Sen. Dianne Feinstein and Senate Majority Leader Mitch McConnell celebrate National Seersucker Day at the U.S. Capitol on June 11, 2015, in Washington, D.C.

Photo by Paul Morigi/Getty Images for Haspel


McConnell, the Republican leader, said California and the nation “are better for [Feinstein’s] advocacy and diligent service.”

“She was an incredibly effective person at every line and at every level, and she was at all of those levels on the way to the Senate,” he said in remarks on the Senate floor.

Following Schumer and McConnell, Feinstein’s Democratic and Republican colleagues spoke to pay homage to the senator. They were joined on the Senate floor by members of California’s congressional delegation.

House Speaker Kevin McCarthy

Speaking at the Capitol, the speaker of the House and fellow Californian honored Feinstein for her advocacy for their state and her long record of accomplishments.

“As California’s longest-serving senator, Sen. Feinstein broke barriers, and blazed a trail for women. Her career was, by any standard, historic,” McCarthy said. “Speaking personally, I worked with the senator for quite some time.”

McCarthy recalled working with the senator on a 2016 water bill, saying: “We come from different parties, we have different philosophies, but we put our state first.”

The speaker said Feinstein’s role as the first woman to serve as mayor of San Francisco “inspired women from both sides of the aisle to seek elected office, and to have their voices heard.”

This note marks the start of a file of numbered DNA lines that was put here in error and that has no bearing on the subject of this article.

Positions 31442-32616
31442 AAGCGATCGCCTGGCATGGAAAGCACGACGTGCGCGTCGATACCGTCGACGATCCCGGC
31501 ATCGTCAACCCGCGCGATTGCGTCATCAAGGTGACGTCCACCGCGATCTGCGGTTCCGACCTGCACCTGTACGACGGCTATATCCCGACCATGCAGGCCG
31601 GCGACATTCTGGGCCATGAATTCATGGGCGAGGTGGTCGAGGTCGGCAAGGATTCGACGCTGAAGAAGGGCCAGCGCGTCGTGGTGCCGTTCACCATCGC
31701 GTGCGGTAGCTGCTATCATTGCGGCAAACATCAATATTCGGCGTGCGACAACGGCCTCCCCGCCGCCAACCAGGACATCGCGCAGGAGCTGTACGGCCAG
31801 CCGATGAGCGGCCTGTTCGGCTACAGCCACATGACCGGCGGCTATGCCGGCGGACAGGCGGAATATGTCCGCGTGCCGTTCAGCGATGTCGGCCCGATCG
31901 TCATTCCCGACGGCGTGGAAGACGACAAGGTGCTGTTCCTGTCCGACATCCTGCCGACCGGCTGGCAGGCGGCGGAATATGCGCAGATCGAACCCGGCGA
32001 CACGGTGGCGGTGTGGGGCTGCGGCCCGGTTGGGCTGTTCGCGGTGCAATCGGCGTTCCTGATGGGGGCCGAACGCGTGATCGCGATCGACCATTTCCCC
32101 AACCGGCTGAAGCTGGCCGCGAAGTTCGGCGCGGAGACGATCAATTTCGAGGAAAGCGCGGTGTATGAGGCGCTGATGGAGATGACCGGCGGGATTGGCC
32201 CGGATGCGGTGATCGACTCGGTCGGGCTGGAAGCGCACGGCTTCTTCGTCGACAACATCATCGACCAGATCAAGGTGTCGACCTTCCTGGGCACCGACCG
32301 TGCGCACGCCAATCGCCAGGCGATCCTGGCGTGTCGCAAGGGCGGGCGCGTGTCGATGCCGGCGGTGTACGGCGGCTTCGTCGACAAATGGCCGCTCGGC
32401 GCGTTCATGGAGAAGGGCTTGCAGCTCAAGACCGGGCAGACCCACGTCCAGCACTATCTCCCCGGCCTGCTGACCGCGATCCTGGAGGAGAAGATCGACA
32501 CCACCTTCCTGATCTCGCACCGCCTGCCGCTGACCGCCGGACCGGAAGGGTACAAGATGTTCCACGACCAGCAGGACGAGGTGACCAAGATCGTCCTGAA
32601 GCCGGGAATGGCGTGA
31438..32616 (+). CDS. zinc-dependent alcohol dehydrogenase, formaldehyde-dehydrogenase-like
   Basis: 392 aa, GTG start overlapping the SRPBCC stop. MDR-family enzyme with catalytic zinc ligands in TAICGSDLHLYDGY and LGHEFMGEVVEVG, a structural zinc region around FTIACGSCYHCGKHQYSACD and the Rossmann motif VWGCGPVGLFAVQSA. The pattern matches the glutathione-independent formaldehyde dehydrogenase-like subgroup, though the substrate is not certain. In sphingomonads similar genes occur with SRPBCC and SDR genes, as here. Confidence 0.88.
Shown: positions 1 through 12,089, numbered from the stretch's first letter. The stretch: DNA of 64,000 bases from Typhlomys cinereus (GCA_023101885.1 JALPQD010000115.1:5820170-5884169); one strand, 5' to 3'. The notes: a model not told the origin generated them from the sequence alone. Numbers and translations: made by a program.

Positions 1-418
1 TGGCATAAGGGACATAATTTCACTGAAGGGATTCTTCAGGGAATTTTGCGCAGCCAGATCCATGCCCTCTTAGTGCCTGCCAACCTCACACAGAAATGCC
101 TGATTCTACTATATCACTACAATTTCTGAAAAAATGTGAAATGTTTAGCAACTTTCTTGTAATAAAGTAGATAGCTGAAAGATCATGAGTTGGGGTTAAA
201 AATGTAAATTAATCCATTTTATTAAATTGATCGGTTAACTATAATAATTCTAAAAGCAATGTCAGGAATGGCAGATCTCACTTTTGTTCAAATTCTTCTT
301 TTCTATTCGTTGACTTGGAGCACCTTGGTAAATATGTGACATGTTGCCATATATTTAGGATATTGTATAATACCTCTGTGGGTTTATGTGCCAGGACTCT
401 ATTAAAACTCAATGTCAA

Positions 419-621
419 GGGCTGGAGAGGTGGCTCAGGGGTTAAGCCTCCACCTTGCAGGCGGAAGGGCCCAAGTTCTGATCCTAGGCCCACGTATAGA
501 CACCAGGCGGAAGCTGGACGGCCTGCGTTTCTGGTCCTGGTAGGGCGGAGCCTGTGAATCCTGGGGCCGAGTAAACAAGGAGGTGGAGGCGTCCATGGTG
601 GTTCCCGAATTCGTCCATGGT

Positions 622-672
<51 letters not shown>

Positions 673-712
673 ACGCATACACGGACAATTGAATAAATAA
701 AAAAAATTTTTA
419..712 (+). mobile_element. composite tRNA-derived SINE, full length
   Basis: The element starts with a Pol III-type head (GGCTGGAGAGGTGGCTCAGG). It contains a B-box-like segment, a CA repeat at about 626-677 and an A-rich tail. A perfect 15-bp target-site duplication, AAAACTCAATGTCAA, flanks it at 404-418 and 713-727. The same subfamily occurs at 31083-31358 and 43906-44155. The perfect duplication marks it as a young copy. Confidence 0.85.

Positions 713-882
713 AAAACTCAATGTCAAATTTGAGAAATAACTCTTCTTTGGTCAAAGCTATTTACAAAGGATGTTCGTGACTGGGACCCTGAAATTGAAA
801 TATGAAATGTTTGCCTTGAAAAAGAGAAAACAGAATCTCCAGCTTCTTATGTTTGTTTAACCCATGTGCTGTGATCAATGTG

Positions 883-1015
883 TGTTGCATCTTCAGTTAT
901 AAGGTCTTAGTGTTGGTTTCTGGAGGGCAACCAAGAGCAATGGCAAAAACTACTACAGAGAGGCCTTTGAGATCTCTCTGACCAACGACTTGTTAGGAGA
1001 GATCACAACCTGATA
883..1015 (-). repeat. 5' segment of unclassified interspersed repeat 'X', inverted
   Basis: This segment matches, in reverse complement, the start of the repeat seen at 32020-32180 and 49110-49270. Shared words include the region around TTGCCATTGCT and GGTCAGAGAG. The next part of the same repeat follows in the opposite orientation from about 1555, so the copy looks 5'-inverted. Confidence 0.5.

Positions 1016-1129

Former House Speaker Nancy Pelosi

Pelosi, the former House speaker who still represents San Francisco, called Feinstein a “pillar of public service.”

“Her indomitable, indefatigable leadership made a magnificent difference for our national security and personal safety, the health of our people and our planet, and the strength of our Democracy,” she said in a statement. 

Sen. Dianne Feinstein and Rep. Nancy Pelosi arrive for an event in, San Francisco on Oct. 27, 2006.
Sen. Dianne Feinstein and Rep. Nancy Pelosi arrive for an event in, San Francisco on Oct. 27, 2006.

Michael Macor/The San Francisco Chronicle via Getty Images


Pelosi noted Feinstein’s history-making roles as the first female mayor of San Francisco and first woman to lead the Senate Intelligence Committee.

“Dianne’s extraordinary career will continue to inspire countless young women and girls to pursue public service for generations to come,” she said.

Sen. Chuck Grassley

Republican Sen. Chuck Grassley of Iowa called Feinstein “a true public servant” and said the two had a “wonderful working relationship” when he chaired the Judiciary panel and she was the ranking member as the committee’s top Democrat.

Feinstein “did an outstanding job representing” Californians,” he wrote on X, formerly Twitter.

Hillary Clinton

“I’m deeply saddened by the passing of Dianne Feinstein,” former Secretary of State Hillary Clinton wrote on social media. “She blazed trails for women in politics and found a life’s calling in public service. I’ll miss her greatly as a friend and colleague and send my condolences to all who loved her.”

Clinton and Feinstein served alongside one another in the Senate for eight years until Clinton was selected to lead the State Department.